How to Choose a Life Insurance Beneficiary
Choosing a beneficiary for your life insurance is arguably one of the most crucial steps in purchasing your policy. If you have a life insurance policy with just one beneficiary listed, you may have missed a critical step in the process. The designation of a contingent beneficiary can be helpful in ensuring your life insurance payout is used exactly as you intended.
A contingent beneficiary, also referred to as a secondary beneficiary, is simply the person named in your policy that will receive your life insurance death benefit should your primary beneficiary pass away before, or at the same time as you. You can also name a tertiary beneficiary, who would receive your life insurance payout if both your primary and secondary beneficiaries were deceased at the time of your passing.
Insurers rarely require contingent beneficiaries to be named when the policy is issued, but it may be a smart practice if you want to ensure that your payout benefits the people you intend.
Potentially Avoid Legal Proceedings
A contingent beneficiary may become significant if there is no beneficiary living to accept your policy's payout. In this case, your policy might be subject to legal proceedings in which the government would judge who should receive your death benefit. This can be a long, drawn out process that could cost your loved ones additional money and time.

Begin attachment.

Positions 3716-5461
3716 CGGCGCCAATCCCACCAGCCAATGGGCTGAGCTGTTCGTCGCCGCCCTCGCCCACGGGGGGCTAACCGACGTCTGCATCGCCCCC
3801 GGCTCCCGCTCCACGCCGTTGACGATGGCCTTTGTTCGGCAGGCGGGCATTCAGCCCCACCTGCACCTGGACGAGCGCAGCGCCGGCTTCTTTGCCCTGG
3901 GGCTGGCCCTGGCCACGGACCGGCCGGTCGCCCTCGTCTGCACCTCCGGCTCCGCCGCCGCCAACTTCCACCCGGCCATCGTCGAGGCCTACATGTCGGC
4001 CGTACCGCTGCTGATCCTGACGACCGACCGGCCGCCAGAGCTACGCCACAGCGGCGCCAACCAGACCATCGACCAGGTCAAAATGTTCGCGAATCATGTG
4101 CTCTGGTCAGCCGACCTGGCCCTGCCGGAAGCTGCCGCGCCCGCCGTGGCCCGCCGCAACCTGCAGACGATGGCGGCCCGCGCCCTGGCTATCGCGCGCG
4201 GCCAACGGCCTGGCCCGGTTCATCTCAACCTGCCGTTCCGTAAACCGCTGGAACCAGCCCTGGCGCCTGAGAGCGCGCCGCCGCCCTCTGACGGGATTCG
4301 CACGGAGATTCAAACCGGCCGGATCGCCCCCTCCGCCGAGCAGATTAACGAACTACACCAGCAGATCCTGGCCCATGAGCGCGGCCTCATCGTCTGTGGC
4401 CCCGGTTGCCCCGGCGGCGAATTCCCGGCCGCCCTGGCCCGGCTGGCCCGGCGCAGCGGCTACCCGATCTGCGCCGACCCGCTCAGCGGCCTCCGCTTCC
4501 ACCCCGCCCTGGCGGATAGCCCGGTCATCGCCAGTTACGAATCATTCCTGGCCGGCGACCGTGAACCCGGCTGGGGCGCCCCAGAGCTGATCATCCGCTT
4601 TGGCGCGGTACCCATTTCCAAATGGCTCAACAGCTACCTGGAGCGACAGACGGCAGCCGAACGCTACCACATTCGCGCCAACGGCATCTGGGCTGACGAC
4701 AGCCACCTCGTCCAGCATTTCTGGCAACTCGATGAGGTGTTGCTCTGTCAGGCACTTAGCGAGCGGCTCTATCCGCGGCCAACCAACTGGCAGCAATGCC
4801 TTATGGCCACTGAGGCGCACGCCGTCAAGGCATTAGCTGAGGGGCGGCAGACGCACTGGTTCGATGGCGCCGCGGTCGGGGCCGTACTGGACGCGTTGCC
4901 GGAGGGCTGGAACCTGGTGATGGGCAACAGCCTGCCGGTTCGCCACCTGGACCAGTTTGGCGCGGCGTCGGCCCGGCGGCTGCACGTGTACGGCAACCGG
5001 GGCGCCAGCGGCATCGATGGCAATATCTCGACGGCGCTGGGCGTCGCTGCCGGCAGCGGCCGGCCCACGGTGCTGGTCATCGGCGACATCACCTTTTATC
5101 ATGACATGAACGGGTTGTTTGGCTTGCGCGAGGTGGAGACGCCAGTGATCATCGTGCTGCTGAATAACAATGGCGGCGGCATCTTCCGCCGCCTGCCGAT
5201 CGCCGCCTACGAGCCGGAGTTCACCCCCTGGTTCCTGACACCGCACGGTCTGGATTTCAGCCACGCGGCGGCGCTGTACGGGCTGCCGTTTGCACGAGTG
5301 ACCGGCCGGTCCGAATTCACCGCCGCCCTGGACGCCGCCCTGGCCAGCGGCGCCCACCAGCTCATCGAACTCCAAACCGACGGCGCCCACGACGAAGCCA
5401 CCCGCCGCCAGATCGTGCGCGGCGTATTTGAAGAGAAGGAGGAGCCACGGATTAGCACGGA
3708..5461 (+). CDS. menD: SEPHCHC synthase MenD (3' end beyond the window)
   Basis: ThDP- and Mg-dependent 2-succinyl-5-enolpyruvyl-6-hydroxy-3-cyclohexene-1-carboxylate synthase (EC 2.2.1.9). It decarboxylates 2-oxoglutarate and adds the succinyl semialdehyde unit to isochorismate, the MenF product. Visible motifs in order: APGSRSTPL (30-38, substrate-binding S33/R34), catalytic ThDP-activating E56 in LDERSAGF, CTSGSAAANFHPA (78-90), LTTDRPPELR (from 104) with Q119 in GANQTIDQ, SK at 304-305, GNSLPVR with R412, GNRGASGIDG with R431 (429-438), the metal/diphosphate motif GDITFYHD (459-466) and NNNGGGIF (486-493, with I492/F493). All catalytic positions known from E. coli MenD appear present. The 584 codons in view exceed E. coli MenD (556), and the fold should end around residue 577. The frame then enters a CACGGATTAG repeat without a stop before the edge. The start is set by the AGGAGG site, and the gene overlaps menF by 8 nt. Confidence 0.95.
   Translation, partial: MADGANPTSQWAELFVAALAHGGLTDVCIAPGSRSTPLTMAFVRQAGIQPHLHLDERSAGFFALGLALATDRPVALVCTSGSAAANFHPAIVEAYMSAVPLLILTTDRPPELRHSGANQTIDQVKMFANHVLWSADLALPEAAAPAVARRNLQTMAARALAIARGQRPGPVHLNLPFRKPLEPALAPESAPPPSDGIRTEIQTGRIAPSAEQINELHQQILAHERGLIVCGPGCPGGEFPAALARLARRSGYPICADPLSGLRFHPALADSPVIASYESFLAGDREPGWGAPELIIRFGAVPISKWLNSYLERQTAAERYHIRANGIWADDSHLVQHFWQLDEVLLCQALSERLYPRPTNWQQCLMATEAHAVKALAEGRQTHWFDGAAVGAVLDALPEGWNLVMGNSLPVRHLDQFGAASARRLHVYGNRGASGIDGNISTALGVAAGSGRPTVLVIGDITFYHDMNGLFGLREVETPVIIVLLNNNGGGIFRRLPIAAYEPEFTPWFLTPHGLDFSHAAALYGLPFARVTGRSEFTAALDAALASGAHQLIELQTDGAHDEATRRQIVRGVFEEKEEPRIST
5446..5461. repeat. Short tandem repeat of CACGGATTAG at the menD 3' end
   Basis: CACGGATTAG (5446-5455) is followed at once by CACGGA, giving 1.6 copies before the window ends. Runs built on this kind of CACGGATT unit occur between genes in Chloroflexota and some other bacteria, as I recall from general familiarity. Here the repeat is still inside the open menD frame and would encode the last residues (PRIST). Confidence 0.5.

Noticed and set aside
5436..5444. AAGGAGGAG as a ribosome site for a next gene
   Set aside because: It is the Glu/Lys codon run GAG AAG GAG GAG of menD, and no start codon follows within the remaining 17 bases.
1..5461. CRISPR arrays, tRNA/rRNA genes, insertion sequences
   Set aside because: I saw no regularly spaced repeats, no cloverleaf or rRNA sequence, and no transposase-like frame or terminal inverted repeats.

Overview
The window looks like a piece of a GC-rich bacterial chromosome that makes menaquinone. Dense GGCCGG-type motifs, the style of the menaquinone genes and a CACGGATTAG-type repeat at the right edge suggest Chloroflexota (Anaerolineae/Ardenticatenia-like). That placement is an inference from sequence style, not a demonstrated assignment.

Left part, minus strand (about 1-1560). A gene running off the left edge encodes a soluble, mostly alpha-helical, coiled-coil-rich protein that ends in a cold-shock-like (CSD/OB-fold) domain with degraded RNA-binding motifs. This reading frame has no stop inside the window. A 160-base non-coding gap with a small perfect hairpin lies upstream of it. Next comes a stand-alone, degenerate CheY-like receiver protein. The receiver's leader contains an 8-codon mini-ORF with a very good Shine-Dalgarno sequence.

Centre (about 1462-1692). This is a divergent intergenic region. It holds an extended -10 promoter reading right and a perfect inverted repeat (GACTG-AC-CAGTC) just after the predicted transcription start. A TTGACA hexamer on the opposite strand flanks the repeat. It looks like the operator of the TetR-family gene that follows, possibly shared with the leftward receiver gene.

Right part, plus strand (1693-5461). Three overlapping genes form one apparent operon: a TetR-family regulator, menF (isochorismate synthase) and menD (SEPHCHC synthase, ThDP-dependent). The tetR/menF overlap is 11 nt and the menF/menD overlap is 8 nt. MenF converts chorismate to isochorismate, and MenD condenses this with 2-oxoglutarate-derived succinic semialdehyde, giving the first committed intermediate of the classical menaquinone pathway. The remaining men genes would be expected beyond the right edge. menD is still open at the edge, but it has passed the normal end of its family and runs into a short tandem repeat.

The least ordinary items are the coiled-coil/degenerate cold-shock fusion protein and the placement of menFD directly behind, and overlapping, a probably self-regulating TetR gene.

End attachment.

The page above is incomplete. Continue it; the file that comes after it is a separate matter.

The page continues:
Help Ensure Children Are Cared For
Despite listing a spouse or partner as the primary beneficiary, many intend their life insurance to help protect their children from financial hardship. If both you and your spouse passed away, you'd still want to help ensure that your children are protected. While it may be tempting to list a child as your contingent beneficiary, there are some issues that can be associated with that.
First, if your child is still a minor at the time of a life insurance payout, a court might be asked to decide who should look after the funds until they reach 18. This process can be long and arduous. It's also important to consider that even a child of legal age may not yet have the maturity required to handle a large sum of money.
A smart practice might be to name a contingent beneficiary that is also who you've named in your will to be your children's caretaker should something happen to you. This person would agree to care for your child and see after the money until they are a designated age.
Choosing a secondary and/or tertiary beneficiary costs you nothing. This is a free feature of your policy that can only help in ensuring that your death benefit goes to the people you intend. You can make and change the designation at any point in the lifetime of your policy. So if you have a change in marital status, your children reach adulthood or you suffer a death in your family, you can adjust the beneficiary of your policy accordingly.
It may also be important to note that you do not have to choose just one person to inherit your death benefit. You can include multiple beneficiaries at each level, and elect a percentage that you'd like each to receive.